Sagaba Konate out for CBI; West Virginia will apply for a medical redshirt for forward

MORGANTOWN, W. Va. — Sagaba Konate will not be a game-time decision for any game West Virginia plays in the College Basketball Invitational (CBI).

Instead, West Virginia coach Bob Huggins said the school will apply for a medical redshirt for the 6-foot-8 forward.

“I think we’re kind of concentrating on working him and then maybe getting a [medical] redshirt,” Huggins said Monday.

The Mountaineers (14-20) will host Grand Canyon (20-13), at 7 p.m. Wednesday, in the first round of the CBI.

West Virginia or Konate have yet to make any official statement on the forward’s status for next season, but this is an indicator Konate is leaning toward coming back next season.

In last week’s Big 12 tournament, program sources confirmed Konate was considered a game-time decision in the quarterfinal game against Texas Tech.

He practiced with the team during the public shootaround on Tuesday, prior to the first-round game against Oklahoma, but did not dress for that game. He did dress for the team’s games against Texas Tech and Kansas, but did not play in either game.

Konate declined interview requests during the Big 12 tournament.

In applying for a medical redshirt, West Virginia will submit Konate’s case at the end of the season to the Big 12, which would make a final ruling.

It is a similar process the Mountaineers went through with former standout guard Joe Mazzulla in 2009, after a growth-plate fracture in his right shoulder cost him most of his junior season.

To be eligible for a medical redshirt, a player must have suffered a season-ending injury and can not have participated in more than 30 percent of his team’s games.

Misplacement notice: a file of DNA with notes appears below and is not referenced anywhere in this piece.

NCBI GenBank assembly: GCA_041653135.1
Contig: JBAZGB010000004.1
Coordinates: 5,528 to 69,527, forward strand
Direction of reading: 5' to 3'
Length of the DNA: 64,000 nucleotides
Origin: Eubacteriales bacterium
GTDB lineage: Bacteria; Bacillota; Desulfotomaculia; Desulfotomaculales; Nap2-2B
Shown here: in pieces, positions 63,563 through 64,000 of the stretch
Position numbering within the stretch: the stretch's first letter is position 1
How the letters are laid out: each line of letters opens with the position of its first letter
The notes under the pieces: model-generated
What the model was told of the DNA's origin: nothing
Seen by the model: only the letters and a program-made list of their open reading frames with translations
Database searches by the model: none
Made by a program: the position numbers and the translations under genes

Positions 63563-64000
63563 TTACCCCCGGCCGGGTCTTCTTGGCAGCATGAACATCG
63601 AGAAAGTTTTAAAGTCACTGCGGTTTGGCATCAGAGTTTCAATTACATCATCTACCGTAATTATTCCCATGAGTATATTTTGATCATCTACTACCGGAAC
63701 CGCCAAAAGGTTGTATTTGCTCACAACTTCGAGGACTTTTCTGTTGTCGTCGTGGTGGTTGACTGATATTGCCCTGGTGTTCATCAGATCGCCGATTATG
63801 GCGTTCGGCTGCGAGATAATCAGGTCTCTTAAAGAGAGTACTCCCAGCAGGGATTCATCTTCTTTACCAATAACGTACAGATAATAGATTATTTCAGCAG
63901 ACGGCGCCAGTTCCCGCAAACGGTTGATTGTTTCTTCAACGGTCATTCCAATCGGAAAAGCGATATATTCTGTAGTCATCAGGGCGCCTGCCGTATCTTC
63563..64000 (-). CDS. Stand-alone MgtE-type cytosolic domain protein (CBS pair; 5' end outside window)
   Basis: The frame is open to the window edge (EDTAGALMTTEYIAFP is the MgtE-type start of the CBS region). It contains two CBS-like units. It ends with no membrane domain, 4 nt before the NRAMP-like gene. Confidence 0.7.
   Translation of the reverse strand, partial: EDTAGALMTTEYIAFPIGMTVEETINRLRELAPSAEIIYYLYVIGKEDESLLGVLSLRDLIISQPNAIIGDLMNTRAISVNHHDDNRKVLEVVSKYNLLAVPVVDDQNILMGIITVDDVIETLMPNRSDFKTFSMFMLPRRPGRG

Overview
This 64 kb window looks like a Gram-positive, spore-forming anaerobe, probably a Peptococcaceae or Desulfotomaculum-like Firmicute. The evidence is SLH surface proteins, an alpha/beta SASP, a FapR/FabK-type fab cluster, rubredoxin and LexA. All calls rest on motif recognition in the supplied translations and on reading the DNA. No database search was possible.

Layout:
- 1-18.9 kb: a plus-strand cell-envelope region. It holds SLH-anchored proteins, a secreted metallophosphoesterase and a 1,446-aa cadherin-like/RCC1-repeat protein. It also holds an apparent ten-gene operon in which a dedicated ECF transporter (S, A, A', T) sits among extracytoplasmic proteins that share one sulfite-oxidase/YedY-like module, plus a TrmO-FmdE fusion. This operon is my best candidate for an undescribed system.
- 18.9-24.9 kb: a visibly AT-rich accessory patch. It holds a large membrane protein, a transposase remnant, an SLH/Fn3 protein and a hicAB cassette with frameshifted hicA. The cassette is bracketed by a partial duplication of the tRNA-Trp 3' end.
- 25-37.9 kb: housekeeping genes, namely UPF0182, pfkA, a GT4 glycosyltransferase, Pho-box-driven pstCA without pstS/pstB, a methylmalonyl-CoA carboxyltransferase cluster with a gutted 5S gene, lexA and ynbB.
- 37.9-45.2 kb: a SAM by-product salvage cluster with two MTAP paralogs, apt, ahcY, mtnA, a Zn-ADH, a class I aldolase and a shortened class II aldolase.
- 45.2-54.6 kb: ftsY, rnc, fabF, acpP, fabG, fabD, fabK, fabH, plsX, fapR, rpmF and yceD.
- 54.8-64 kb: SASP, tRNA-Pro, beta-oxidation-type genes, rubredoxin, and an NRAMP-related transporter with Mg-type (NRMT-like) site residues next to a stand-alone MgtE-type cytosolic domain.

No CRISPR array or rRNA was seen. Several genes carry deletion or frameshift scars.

Konate has played in eight games this season, or 23.5 percent heading into the CBI. If granted the medical redshirt, the forward would have two seasons of eligibility remaining.

Same rules

There are no experimental rules for the CBI this season, according to tournament officials.

In recent tournaments, Ray Cella of the Gazelle Group said the CBI experimented with a shorter shot clock and widening the lanes, as well as playing in four quarters instead of two halves.

“We tried those things a couple of years ago,” Cella said. “We’re back to playing games just like they are in the regular season.”

The CBI does re-bracket teams heading into the semifinals, which is different from any other Division I men’s basketball postseason tournament.

After the quarterfinals are complete, the Gazelle Group looks at the four remaining schools and considers different factors.

“It’s not as simple as simply saying No. 1, 2, 3 and 4,” Cella said. “You could have the No. 1 team not able to host the game, so we look at gym availability, as well as other determining factors before we announce the semifinal games.”

The two semifinal winners advance to the finals, which is a best two-of-three series, with both teams getting at least one home game.

Cram session

West Virginia’s first-round game against Grand Canyon is the Mountaineers’ first against a team from the Western Athletic Conference since 2016 and just the third one under Huggins.

Grand Canyon, located in Phoenix, didn’t become a Division I school until 2013, when it joined the WAC.

The Antelopes are making their second straight trip to the CBI after losing to New Mexico State in the WAC tournament finals for a second consecutive season.

Not having much history to draw from made for a late cram session Sunday, when the CBI brackets were announced at 9:30 p.m.

Assistant coach Ron Everhart, “Was in here Sunday night with our film people and did the scout,” Huggins said. “Everybody else started Monday morning. We’re all good.”

Former Phoenix Suns standout Dan Majerle has coached the Antelopes since they became a Division I school and he’s gone 123-71 over the last six seasons.

“Not great, but I know him,” Huggins said. “We’ve been together a few times.”

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